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Broncos and Panthers begin final Super Bowl preparations

Posted Feb 3, 2016

If a week is a long time in politics, then it might feel even longer to NFL players gearing up for a Super Bowl. Host cities come with plenty of distractions, and staying out of trouble is one of the many challenges a team must face in the days leading up to the title game.

Both teams’ head coaches have placed their trust in players to make good decisions this year. Gary Kubiak revealed last week that he let the Broncos’ captains to set the evening curfew time for the team, although Peyton Manning noted that his initial suggestion of 9pm had gone down poorly.

Ron Rivera confirmed on Tuesday that he had taken a similar decision for the Panthers, putting the decision in the hands of his veteran players. They settled on midnight, with an obligation to check in with the two police officers and a security guard on their floor of the team hotel in San Jose.

As a former Super Bowl-winning player himself, Rivera understands the benefits to not spending a whole week cooped up indoors. The Bears team with which he triumphed 30 years ago was coached by Mike Ditka, who actively encouraged players to get out of the hotel and experience the atmosphere in New Orleans.

But Rivera said the set-up this year, with teams staying outside the host city, made things a little more complicated. “We’re talking 40 miles to go north to San Francisco where everything’s happening,” he said. “I think this is a tough venue because where we are [in San Jose] and the activity’s up [in San Francisco]. So I do worry about [Tuesday] night. We’ve got our fingers crossed. I hope everybody’s back on time.”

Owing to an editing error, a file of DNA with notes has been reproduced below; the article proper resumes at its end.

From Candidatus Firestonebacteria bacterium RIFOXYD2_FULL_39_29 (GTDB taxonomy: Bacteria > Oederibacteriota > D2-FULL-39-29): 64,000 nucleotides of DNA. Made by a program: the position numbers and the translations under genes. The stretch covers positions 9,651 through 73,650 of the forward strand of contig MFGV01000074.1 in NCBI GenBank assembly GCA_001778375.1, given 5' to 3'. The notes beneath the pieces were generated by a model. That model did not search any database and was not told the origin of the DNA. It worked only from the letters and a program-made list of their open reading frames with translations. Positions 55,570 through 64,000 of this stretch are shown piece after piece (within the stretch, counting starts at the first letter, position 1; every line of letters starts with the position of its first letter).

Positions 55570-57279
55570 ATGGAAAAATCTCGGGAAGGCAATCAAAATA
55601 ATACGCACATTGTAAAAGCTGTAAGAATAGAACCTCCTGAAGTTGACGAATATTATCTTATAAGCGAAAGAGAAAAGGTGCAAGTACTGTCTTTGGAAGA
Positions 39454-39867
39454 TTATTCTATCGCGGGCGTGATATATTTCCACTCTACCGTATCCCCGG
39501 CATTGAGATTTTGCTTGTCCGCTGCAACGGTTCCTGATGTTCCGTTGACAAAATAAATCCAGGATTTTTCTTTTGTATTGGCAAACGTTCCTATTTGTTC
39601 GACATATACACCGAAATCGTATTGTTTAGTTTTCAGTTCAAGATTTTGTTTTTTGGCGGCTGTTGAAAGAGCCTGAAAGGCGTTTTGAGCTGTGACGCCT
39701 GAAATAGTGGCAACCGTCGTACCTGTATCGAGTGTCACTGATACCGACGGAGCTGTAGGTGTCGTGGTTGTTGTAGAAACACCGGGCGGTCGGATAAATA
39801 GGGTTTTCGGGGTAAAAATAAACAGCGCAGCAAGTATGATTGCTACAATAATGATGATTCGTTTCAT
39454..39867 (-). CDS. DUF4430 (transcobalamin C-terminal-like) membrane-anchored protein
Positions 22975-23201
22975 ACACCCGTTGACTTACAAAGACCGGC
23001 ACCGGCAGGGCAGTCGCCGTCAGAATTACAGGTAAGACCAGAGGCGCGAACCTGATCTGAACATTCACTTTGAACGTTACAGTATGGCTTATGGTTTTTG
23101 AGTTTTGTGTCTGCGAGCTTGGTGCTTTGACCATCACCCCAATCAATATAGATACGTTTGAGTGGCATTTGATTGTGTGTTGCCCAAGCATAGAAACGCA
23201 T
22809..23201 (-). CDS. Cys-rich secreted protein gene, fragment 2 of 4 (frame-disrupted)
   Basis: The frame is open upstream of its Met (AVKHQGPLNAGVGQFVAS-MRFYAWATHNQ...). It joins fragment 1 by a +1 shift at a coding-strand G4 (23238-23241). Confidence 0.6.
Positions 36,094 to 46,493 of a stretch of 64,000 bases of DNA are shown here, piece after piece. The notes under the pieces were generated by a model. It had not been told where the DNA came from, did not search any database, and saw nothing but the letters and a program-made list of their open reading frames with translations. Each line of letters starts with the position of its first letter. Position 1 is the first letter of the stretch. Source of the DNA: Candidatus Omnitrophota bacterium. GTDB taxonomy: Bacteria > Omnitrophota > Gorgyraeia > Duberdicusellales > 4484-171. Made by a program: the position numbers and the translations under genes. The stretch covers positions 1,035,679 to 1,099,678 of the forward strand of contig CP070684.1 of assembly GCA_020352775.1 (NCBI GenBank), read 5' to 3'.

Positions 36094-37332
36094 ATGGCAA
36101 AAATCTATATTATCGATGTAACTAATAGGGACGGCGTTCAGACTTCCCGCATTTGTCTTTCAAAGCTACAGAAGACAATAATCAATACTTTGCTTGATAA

To reinforce the importance of staying out of trouble, he also invited Eugene Robinson to speak to his players. A former NFL safety for several teams, including Carolina, Robinson was arrested on the eve of Super Bowl XXXIII in Miami - a game in which he was due to play for Atlanta - for soliciting an undercover police officer.

Although he still played the following day, Robinson gave up an 80-yard touchdown and blew a key tackle in a 34-19 loss, and was accused of undermining his team. “It was painful. I cried the entire night,” recalled Robinson. “It’s easy to lose your way when you’re selfish and you’re only thinking about yourself. That’s what I did.”

Perhaps Denver’s Ryan Murphy might have benefited from hearing the same message. The practice squad safety was sent home by the Broncos on Tuesday after he was caught up in a prostitution sting. He had been questioned by police and released, while his brother and a suspected prostitute received citations following an incident in a motel parking lot, according to San Jose TV station KPIX 5.

Although Murphy was not charged with any offence, Kubiak said via a statement that the Broncos had “decided it was best if we continued our preparation for Super Bowl 50 without him.”

Three more things you might have missed

- The Browns have given a strong hint that they plan to cut ties with Johnny Manziel when the new NFL year officially begins next month.

- Jerry Rice goes undercover as a cab driver for Lyft. In the city where he played for 15 years and won three Super Bowls, you would think that more people might see through the disguise.

- Another year, another entertaining NFL edition of Bad Lip Reading

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